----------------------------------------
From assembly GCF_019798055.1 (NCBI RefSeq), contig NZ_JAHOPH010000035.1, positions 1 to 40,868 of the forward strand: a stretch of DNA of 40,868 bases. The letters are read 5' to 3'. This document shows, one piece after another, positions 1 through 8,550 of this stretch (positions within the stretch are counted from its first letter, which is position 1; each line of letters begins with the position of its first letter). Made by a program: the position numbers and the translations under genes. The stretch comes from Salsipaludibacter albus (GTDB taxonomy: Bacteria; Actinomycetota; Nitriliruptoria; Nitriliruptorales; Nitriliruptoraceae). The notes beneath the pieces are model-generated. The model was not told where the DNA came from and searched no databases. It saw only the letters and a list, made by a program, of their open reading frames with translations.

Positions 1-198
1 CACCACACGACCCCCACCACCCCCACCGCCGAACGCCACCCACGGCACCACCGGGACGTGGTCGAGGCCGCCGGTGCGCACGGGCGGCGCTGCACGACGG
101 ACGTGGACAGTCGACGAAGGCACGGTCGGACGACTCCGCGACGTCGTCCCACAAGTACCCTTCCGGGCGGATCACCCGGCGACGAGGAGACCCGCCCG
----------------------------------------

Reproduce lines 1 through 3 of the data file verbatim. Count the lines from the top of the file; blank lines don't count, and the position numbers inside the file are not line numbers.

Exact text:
From assembly GCF_019798055.1 (NCBI RefSeq), contig NZ_JAHOPH010000035.1, positions 1 to 40,868 of the forward strand: a stretch of DNA of 40,868 bases. The letters are read 5' to 3'. This document shows, one piece after another, positions 1 through 8,550 of this stretch (positions within the stretch are counted from its first letter, which is position 1; each line of letters begins with the position of its first letter). Made by a program: the position numbers and the translations under genes. The stretch comes from Salsipaludibacter albus (GTDB taxonomy: Bacteria; Actinomycetota; Nitriliruptoria; Nitriliruptorales; Nitriliruptoraceae). The notes beneath the pieces are model-generated. The model was not told where the DNA came from and searched no databases. It saw only the letters and a list, made by a program, of their open reading frames with translations.

Positions 1-198
1 CACCACACGACCCCCACCACCCCCACCGCCGAACGCCACCCACGGCACCACCGGGACGTGGTCGAGGCCGCCGGTGCGCACGGGCGGCGCTGCACGACGG